Prison is sometimes referred to as “The House of Bad Decisions.” In motorcycling, that’s the hospital.

    Don’t go there.

    (this article is copied from Motor Cyclist magazine)
    • Like Like x 11
  2. A few years ago I was knocked off the bike by a car. I was on the left in his blind spot when the car in front of him decided to slow suddenly to turn right. The car that hit me just figured he'd zip round them in the other lane, not seeing me there, and I ended up clinging to his boot lid as my bike slid to a stop behind me. I should have seen it coming as the very reason I had moved into that lane was because cars often turn right along that strip.

    No injury. Only a broken brake lever and a handshake to say, 'Man... we're both idiots', as the driver of the car said he rides too and couldn't believe what had just happened. I saw him, he did a head check and everything. I was just in that perfect zone where I was completely invisible.

    No harm, no foul.

  3. If cars normally turn right and you expect them to change lanes quickly, then cover the horn and buffer, as soon as he hits the line hit the horn.

    Cars are predictably idiotic normally
  4. I agree with the article 100 % but why is smidsy a scam and a myth????
    • Like Like x 9
  5. I'm wondering the same as smee???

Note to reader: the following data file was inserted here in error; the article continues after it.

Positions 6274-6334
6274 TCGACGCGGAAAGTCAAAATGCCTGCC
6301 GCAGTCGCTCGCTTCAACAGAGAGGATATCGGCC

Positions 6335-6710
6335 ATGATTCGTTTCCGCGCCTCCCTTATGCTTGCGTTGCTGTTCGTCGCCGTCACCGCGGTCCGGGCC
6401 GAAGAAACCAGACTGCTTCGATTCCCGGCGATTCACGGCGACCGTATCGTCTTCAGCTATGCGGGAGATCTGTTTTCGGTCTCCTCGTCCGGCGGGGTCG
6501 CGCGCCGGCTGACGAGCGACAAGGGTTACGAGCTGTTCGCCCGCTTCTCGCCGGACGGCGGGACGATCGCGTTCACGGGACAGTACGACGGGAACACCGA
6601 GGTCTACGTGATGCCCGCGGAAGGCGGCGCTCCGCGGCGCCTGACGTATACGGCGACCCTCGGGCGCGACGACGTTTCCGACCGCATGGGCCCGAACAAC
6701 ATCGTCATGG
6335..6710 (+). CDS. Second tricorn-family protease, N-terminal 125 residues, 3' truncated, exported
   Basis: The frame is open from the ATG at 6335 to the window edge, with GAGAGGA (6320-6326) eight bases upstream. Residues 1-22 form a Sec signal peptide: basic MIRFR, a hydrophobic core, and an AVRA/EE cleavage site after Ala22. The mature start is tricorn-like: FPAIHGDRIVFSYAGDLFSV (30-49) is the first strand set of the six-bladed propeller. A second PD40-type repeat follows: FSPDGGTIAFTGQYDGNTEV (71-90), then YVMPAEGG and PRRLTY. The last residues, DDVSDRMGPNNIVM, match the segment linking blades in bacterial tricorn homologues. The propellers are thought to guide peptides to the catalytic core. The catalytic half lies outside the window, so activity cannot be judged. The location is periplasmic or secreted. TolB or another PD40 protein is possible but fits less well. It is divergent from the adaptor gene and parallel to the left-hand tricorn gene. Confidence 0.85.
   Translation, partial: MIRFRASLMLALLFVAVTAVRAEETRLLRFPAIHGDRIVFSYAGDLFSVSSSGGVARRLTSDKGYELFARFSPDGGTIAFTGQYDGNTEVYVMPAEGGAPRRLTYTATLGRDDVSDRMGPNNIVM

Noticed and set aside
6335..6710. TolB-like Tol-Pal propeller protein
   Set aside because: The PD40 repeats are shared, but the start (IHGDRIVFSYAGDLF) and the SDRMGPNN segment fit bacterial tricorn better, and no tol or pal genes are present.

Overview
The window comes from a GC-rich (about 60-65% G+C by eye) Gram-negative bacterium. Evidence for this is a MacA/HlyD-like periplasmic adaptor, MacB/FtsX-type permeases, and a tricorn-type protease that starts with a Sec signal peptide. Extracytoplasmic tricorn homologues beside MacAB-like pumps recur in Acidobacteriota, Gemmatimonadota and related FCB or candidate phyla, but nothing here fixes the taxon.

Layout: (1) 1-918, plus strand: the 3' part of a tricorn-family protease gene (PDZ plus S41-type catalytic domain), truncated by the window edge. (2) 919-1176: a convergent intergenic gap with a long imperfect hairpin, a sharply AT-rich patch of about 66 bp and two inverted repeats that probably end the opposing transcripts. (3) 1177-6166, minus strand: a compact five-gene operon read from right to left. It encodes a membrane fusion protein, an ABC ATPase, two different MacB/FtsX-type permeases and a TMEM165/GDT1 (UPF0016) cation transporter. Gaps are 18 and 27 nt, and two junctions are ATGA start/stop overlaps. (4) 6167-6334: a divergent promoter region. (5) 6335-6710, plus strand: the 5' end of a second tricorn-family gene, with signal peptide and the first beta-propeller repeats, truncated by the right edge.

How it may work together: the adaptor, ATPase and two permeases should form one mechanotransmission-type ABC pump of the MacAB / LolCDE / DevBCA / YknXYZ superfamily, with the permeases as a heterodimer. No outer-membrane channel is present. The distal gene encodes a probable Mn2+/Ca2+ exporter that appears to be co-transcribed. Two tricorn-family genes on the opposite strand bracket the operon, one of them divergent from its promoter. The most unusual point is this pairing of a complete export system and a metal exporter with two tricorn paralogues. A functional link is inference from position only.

Experienced riders know too well that as riders we need to mitigate risk well and beyond even the road laws.
    But we still need to push the smidsy message across because it's real and can sneak up on anyone if your frame of mind, timing, road conditions, etc deals you a bad hand..
    • Like Like x 3
  6. I think grange is suggesting that smidsy is effectively blaming others for situations that we, as motorcyclists, should be anticipating and avoiding.

    I feel that smidsy and personal responsibility are not mutually exclusive.

    We, as motorcyclists, need to anticipate and look after our own safety. That should go without saying. We're vulnerable and need to ride with that in mind.

    But smidsy is about educating other road users to assist us in that process by trying to make them more aware of us, and removing the idea that it is ok to just not see (because we don't look properly).

    Both are important.
    • Like Like x 3
  7. Agree with you but not his complete dismissal out of hand.
  8. I'd have agree that SMIDSY is not always the easy 'out', and while part of an accident isn't necessarily even the main reason for a collision. I know this from experience, and it is (or was) called, the l'ast chance rule' by litigators

    Simply put...if a driver fails to see a car and does something which turns into a collision, the very first question asked is 'what did the other driver do to prevent the collision, which assumes he DID see it coming. As the one who is aware of the pending doom, you are obligated to try and miss the other driver who hasn't seen you. ( if you didn't see the other idiot, they'll next be asking 'why not?'

    As is always the case, accidents are typically shades of grey, not often as simple as black and white.
    And this little game was used to great effect to mitigate the non-seeing drivers level of responsibility and blame.
    In some cases, even though a driver might have legally done the wrong thing, if the other driver was doing stupid sh!t, THAT driver could end up carrying maybe 90% of the responsibility.
    In other words, having the right of way, wasn't enough to hide behind any more.